Alex Jones is ordered to pay $45.2 MILLION in punitive damages to one Sandy Hook family a day after he was hit with $4.1million charge: Now faces two further defamation trials
- Friday’s verdict means that Jones will have to pay the family of 6-year-old Jesse Lewis, who was shot dead in the Sandy Hook massacre, nearly $50 million
- In closing statement, a lawyer for Lewis’ family reminded the jury that Jones is said to be worth $270 million
- This is the first of three trials that Jones will face in relation to his claims that the 2012 school shooting was ‘false flag’ performed by the US government
- The Lewis family was seeking $145 million in damages while Jones’ lawyers were asking for the figure to be $270,000
Conspiracy theorist Alex Jones has been ordered to pay $45.2 million in punitive damages to the family of slain 6-year-old Jesse Lewis, one of the 26 people were shot dead in the Sandy Hook massacre.
That’s in addition to the $4 million in compensatory damages the InfoWars host was ordered to pay yesterday to parents Neil Heslin and Scarlett Lewis.
In his closing statement, the lawyer for the victims’ families said: ‘Alex Jones is worth almost $270 million that we know of. Please take an amount that punishes him, and an amount that ensures he never does this again.’
This is the first of three trials that Jones will face in relation to his claims that the 2012 Sandy Hook school shooting was a hoax. Last year, he was found guilty of defaming the families of the victims.
Two others are set for September, one in Texas and one in Connecticut, where the shooting took place. A total of eight families will be represented in the Connecticut trial.
Following Thursday’s verdict of $4 million in damages, Jones bizarrely invited the Lewis family to appear on his show ‘to discuss feelings about how the trial unfolded.’
For years Jones claimed on his InfoWars platform that the shooting in Newton was a ‘false flag’ operation perpetrated by the US government to further gun control.
Alex JONES attempts to answer questions about his text messages asked by Mark Bankston (not shown), lawyer for Neil Heslin and Scarlett Lewis, during trial at the Travis County Courthouse Wednesday Aug. 3, 2022
An attorney for Jones, Federico Andino Reynal, asked jurors to return a verdict of $270,000 based on the number of hours Infowars devoted to Sandy Hook coverage
Jones’ lawyer Federico Andino Reynal asked jurors for the fine to be $270,000
‘We ask that you send a very, very simple message, and that is: stop Alex Jones. Stop the monetization of misinformation and lies,’ Wesley Todd Ball, a lawyer for the parents, told jurors before they began deliberations.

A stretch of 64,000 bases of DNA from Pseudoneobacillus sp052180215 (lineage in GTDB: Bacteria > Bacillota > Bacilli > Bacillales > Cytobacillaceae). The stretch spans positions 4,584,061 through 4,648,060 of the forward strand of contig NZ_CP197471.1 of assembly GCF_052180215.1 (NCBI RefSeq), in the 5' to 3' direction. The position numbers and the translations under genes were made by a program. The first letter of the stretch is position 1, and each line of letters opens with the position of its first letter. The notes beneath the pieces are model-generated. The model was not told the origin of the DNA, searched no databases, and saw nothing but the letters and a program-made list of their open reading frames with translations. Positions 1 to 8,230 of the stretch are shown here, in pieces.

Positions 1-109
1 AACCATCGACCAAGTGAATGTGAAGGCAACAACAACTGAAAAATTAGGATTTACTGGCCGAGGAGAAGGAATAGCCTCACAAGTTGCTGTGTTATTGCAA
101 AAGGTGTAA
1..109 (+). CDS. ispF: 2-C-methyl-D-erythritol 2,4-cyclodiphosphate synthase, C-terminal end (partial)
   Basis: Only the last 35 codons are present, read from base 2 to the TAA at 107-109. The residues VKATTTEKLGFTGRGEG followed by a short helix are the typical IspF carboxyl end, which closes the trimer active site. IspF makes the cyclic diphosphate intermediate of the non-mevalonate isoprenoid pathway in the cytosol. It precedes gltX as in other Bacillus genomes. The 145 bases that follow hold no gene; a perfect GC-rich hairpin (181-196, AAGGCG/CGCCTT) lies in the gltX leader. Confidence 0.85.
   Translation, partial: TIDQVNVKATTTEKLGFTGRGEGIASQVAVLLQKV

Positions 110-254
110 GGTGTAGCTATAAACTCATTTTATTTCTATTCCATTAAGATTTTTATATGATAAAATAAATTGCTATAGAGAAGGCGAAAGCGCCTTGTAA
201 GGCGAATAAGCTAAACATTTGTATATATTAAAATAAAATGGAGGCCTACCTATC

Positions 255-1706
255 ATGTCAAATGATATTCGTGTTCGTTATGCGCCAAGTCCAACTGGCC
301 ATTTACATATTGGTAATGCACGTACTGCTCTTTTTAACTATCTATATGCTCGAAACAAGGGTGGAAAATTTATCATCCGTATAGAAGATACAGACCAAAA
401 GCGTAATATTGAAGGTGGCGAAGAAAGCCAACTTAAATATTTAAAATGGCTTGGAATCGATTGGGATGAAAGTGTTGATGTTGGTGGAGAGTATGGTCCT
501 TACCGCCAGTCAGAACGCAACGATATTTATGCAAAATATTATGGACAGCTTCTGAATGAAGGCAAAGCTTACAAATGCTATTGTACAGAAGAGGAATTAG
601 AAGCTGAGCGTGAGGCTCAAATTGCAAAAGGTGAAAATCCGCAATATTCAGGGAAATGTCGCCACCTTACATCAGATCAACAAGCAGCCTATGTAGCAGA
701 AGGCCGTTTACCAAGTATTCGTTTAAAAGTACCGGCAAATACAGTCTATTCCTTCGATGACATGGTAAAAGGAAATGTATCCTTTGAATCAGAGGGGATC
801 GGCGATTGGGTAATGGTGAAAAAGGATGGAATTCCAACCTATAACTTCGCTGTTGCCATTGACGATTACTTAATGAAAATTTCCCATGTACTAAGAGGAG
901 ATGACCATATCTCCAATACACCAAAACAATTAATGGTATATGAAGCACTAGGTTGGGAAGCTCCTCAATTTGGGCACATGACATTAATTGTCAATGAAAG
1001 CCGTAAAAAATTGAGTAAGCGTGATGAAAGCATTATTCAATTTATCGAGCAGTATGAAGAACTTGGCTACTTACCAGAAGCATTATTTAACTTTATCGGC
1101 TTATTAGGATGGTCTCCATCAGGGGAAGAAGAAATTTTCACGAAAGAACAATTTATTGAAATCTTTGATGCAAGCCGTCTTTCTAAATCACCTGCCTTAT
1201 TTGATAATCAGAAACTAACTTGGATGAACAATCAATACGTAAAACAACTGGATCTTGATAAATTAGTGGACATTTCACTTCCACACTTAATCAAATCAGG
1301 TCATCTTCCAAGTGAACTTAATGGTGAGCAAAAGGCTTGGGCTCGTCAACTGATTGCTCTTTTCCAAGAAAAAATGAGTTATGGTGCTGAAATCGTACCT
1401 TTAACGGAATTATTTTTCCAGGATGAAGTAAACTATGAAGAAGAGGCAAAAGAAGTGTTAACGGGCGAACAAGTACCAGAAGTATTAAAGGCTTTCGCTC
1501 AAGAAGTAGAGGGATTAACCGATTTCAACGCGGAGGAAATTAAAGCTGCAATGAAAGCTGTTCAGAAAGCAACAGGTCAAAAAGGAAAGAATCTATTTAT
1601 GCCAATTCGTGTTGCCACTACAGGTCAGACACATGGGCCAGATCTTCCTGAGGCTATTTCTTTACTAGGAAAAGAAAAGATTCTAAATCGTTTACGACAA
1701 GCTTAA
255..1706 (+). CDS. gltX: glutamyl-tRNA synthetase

An attorney for Jones, Federico Andino Reynal, asked jurors to return a verdict of $270,000 based on the number of hours Infowars devoted to Sandy Hook coverage.
The 12-person jury on Thursday said Jones must pay the parents $4.1 million in compensatory damages for spreading conspiracy theories about the massacre. That verdict followed a two-week trial in Austin, Texas, where Jones’ radio show and webcast Infowars are based.
Mark Bankston, lawyer for Neil Heslin and Scarlett Lewis, reacts while jurors take a break during closing arguments
Earlier on Friday, forensic economist Bernard Pettingill testified on behalf of Lewis’ parents that Jones ‘promulgated some hate speech and some misinformation’ and ‘made a lot of money.’
Jones and Infowars are worth between $135 million and $270 million combined, Pettingill said.
Neil Heslin and Scarlett Lewis testified that Jones’ followers harassed them for years in the false belief that the parents lied about their son’s death.
Jones sought to distance himself from the conspiracy theories during his testimony, apologizing to the parents and acknowledging that Sandy Hook was ‘100% real.’
Jones’ company, Free Speech Systems LLC, declared bankruptcy last week. Jones said during a Monday broadcast that the filing will help the company stay on the air while it appeals.
The bankruptcy declaration paused a similar defamation suit by Sandy Hook parents in Connecticut where, as in Texas, he has already been found liable.
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